- Hepatitis A is a viral infection of the liver occurring worldwide (especially in developing countries) that is acquired through consumption of fecally contaminated food or through close contact with infected persons via the fecal-oral route (including oral-anal sex).
- Risk is increased for travelers going to countries with poor general sanitation or those who engage in unsafe oral or anal sex practices with infected persons.
- Symptoms are generally mild and may include nausea, loss of appetite, stomach pain, weakness, fever, dark urine, and jaundice (yellow eyes and skin).
- Consequences of infection rarely occur but can include liver failure, especially in older adults and people with underlying liver disease.
- Prevention includes observing standard food and beverage precautions, hand-hygiene (frequent, thorough handwashing) measures, and safer sex practices.
- Hepatitis A (HepA) vaccine is routinely given as 2 doses, 1 each at 0 and 6 to 18 months. A single dose at any time before departure will provide protection for healthy persons. A combination hepatitis A and hepatitis B (HepA-HepB) vaccine is also available.
- Vaccine side effects are most commonly injection-site reactions.
- Duration of vaccine protection following a completed series is at least 40 years; no booster is required.
- Postexposure prevention for persons exposed to hepatitis A virus (HAV) includes HepA vaccine, plus immune globulin (IG) in certain individuals (ideally within 2 weeks of exposure).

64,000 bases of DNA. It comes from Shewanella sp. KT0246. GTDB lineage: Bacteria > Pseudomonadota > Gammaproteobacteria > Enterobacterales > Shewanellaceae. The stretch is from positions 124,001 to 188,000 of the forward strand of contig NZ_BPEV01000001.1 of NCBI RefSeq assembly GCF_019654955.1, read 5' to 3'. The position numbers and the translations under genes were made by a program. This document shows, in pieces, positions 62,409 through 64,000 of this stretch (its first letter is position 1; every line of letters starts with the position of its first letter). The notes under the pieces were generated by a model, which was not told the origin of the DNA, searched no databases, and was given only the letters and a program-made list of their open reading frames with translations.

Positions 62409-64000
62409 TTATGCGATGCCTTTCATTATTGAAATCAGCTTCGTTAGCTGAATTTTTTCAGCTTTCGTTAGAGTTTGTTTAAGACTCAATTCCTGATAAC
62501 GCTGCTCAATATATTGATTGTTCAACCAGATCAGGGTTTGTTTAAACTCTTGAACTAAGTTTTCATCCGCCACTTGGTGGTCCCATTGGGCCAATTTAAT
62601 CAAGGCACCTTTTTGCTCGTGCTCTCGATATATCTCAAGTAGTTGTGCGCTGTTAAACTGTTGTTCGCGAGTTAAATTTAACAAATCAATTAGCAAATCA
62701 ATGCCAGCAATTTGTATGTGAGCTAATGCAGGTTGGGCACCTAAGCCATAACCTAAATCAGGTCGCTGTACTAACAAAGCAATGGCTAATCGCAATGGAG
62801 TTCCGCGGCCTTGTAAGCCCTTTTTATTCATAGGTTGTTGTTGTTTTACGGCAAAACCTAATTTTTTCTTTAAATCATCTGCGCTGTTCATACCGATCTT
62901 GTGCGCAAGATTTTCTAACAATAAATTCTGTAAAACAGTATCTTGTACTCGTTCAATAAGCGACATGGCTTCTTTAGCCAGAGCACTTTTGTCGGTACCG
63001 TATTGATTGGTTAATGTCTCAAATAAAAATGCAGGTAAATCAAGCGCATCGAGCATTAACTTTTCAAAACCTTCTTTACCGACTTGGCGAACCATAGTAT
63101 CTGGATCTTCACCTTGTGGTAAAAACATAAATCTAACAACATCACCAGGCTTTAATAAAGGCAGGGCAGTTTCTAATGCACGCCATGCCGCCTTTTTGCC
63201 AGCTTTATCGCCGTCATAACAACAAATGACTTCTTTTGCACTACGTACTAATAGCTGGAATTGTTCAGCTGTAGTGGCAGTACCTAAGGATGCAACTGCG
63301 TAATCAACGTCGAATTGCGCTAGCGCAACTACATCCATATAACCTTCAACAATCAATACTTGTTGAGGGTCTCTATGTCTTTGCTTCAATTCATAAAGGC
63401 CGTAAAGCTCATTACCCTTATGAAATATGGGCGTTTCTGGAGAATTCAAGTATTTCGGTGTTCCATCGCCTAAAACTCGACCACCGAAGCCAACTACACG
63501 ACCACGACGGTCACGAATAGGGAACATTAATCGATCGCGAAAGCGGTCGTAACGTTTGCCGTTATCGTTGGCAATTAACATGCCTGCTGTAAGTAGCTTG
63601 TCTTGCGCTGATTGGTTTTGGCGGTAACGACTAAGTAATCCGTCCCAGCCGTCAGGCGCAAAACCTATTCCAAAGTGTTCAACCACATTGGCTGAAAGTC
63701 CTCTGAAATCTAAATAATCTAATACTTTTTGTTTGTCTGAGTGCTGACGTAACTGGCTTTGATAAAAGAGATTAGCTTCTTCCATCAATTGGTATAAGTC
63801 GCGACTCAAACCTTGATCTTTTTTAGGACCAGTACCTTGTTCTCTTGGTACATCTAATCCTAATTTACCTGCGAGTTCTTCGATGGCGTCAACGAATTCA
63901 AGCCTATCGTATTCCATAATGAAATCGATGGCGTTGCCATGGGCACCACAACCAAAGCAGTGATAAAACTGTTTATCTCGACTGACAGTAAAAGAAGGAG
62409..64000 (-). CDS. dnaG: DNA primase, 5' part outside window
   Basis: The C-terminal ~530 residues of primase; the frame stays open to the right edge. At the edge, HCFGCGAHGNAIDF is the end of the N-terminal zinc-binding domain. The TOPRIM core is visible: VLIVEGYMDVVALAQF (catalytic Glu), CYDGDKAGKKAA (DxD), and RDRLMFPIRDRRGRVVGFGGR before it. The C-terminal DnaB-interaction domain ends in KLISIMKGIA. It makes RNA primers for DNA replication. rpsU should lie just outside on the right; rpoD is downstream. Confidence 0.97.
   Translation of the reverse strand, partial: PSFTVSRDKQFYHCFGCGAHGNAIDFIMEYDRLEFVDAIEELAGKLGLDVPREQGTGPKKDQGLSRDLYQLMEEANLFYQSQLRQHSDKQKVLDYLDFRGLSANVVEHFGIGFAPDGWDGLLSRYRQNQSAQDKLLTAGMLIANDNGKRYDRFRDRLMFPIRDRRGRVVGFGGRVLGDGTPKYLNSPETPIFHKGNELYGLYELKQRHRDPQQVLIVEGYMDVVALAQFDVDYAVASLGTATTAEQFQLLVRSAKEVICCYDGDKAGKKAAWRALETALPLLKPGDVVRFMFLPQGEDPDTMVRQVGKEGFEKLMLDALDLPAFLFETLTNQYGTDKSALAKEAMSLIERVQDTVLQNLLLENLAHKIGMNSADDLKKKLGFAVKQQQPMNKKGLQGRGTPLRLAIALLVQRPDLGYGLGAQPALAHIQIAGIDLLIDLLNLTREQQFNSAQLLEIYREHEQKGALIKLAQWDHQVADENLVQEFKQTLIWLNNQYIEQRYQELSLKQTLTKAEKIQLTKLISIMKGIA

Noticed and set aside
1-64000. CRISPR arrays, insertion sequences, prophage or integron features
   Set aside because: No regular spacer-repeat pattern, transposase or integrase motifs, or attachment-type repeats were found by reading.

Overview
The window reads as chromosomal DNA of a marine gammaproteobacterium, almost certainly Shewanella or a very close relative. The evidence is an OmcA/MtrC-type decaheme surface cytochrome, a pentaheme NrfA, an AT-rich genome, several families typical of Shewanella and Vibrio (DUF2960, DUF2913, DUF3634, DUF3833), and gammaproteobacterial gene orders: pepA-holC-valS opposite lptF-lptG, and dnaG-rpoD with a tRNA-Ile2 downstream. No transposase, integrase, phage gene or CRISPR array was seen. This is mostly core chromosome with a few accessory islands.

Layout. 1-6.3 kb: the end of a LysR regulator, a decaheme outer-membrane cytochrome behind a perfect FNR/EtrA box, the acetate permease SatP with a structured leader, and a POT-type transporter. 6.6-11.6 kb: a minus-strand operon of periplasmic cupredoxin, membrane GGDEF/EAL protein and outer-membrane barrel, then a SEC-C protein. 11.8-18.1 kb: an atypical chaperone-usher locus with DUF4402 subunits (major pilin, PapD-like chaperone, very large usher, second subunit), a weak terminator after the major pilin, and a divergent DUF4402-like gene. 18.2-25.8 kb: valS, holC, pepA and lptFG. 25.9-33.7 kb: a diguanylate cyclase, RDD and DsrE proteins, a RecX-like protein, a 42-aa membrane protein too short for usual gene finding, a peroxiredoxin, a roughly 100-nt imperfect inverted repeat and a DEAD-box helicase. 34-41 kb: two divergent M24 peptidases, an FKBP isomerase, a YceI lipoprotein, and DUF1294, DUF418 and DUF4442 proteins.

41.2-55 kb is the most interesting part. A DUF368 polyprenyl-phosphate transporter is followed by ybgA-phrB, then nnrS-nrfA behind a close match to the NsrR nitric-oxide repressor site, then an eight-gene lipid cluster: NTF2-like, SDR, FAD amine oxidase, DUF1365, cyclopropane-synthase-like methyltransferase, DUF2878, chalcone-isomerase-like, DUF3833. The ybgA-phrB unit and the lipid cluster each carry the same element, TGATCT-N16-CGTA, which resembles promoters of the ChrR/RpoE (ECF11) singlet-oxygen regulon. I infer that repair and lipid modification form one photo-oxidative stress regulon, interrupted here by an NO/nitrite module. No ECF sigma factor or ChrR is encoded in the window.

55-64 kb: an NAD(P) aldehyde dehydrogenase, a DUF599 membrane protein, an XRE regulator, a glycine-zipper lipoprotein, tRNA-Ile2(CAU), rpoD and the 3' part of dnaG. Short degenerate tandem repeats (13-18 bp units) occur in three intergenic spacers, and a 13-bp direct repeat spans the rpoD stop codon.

Hepatitis A, caused by HAV, is an infection of the liver occurring worldwide that is acquired through consumption of fecally contaminated foods or contact with infected persons via the fecal-oral route (including oral or anal sex), resulting in liver inflammation and dysfunction.
HAV infection occurs worldwide but is most common in developing countries (especially in Africa, Asia, Central and South America, the Middle East, and the Western Pacific) with inadequate sanitation, limited access to clean water, and poor hygienic conditions. Most developed countries with good sanitary conditions and hygienic practices have lower rates of HAV infection; however, risk may be increased in certain areas with variable sanitary conditions or due to consumption of imported HAV-contaminated food from global sources.
HAV is predominantly transmitted through consumption of fecally contaminated foods (e.g., undercooked shellfish, raw or inadequately cooked or frozen foods [including fruits and vegetables]), water, or ice. The virus is also spread through person-to-person contact via the fecal-oral route (including oral or anal sex) or via food contaminated by acutely infected food handlers; transmission via contaminated blood is uncommon. The virus can be shed in stool several weeks before and up to 3 weeks after onset of symptoms.
HAV is relatively resistant to heat and freezing; thus, it survives well in the environment outside the human host. The virus can persist on hands for several hours and in room-temperature food for considerably longer.
Risk is high for travelers going to developing countries and highest for travelers going to countries with intermediate or high levels of transmission and who will have a prolonged stay, live in or visit rural areas, eat or drink frequently in high-risk situations, have close physical contact with local persons (especially young children) in settings with poor sanitary conditions, or have unsafe oral or anal sex with infected persons. In any affected country, even the most hygienic restaurant could be risky because of a food handler who is a symptom-free carrier of HAV. Risk is also increased for travelers who will travel outside prearranged, fixed itineraries (including common tourist packages), although cases can also occur with standard tourist itineraries or accommodations. Consumption of undercooked shellfish in low-infection rate countries may also cause disease.